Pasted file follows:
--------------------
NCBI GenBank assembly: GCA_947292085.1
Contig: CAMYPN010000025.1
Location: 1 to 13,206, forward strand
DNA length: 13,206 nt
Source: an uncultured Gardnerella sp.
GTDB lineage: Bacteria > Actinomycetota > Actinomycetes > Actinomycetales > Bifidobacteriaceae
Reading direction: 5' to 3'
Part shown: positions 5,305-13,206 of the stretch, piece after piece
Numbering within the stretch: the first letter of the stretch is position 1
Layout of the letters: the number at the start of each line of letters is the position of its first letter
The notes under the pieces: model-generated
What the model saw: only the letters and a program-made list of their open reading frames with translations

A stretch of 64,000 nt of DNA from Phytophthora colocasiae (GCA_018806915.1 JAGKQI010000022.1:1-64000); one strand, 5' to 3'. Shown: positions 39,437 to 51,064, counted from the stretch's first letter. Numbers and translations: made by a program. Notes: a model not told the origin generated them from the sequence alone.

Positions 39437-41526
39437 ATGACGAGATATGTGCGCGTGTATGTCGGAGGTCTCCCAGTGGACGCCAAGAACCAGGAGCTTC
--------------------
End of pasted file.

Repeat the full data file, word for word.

NCBI GenBank assembly: GCA_947292085.1
Contig: CAMYPN010000025.1
Location: 1 to 13,206, forward strand
DNA length: 13,206 nt
Source: an uncultured Gardnerella sp.
GTDB lineage: Bacteria > Actinomycetota > Actinomycetes > Actinomycetales > Bifidobacteriaceae
Reading direction: 5' to 3'
Part shown: positions 5,305-13,206 of the stretch, piece after piece
Numbering within the stretch: the first letter of the stretch is position 1
Layout of the letters: the number at the start of each line of letters is the position of its first letter
The notes under the pieces: model-generated
What the model saw: only the letters and a program-made list of their open reading frames with translations

A stretch of 64,000 nt of DNA from Phytophthora colocasiae (GCA_018806915.1 JAGKQI010000022.1:1-64000); one strand, 5' to 3'. Shown: positions 39,437 to 51,064, counted from the stretch's first letter. Numbers and translations: made by a program. Notes: a model not told the origin generated them from the sequence alone.

Positions 39437-41526
39437 ATGACGAGATATGTGCGCGTGTATGTCGGAGGTCTCCCAGTGGACGCCAAGAACCAGGAGCTTC